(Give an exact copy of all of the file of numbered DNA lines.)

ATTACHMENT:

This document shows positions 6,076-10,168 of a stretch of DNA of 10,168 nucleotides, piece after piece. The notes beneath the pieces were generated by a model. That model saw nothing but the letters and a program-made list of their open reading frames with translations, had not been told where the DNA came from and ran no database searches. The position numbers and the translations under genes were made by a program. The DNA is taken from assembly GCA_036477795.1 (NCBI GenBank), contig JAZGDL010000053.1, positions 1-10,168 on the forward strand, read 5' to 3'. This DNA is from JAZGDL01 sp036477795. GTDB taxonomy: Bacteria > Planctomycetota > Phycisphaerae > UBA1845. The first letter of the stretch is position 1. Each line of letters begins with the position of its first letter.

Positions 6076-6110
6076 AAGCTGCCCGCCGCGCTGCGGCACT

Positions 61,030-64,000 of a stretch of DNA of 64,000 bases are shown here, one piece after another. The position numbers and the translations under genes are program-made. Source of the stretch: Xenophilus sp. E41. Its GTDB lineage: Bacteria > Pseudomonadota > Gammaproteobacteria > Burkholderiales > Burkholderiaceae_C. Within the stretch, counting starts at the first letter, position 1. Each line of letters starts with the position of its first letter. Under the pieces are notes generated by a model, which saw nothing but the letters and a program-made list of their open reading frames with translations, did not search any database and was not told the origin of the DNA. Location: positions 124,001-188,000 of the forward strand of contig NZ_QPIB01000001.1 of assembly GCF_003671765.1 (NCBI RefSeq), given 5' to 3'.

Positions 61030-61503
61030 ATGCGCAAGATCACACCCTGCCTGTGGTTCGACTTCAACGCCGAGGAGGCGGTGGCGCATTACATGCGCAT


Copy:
This document shows positions 6,076-10,168 of a stretch of DNA of 10,168 nucleotides, piece after piece. The notes beneath the pieces were generated by a model. That model saw nothing but the letters and a program-made list of their open reading frames with translations, had not been told where the DNA came from and ran no database searches. The position numbers and the translations under genes were made by a program. The DNA is taken from assembly GCA_036477795.1 (NCBI GenBank), contig JAZGDL010000053.1, positions 1-10,168 on the forward strand, read 5' to 3'. This DNA is from JAZGDL01 sp036477795. GTDB taxonomy: Bacteria > Planctomycetota > Phycisphaerae > UBA1845. The first letter of the stretch is position 1. Each line of letters begins with the position of its first letter.

Positions 6076-6110
6076 AAGCTGCCCGCCGCGCTGCGGCACT

Positions 61,030-64,000 of a stretch of DNA of 64,000 bases are shown here, one piece after another. The position numbers and the translations under genes are program-made. Source of the stretch: Xenophilus sp. E41. Its GTDB lineage: Bacteria > Pseudomonadota > Gammaproteobacteria > Burkholderiales > Burkholderiaceae_C. Within the stretch, counting starts at the first letter, position 1. Each line of letters starts with the position of its first letter. Under the pieces are notes generated by a model, which saw nothing but the letters and a program-made list of their open reading frames with translations, did not search any database and was not told the origin of the DNA. Location: positions 124,001-188,000 of the forward strand of contig NZ_QPIB01000001.1 of assembly GCF_003671765.1 (NCBI RefSeq), given 5' to 3'.

Positions 61030-61503
61030 ATGCGCAAGATCACACCCTGCCTGTGGTTCGACTTCAACGCCGAGGAGGCGGTGGCGCATTACATGCGCAT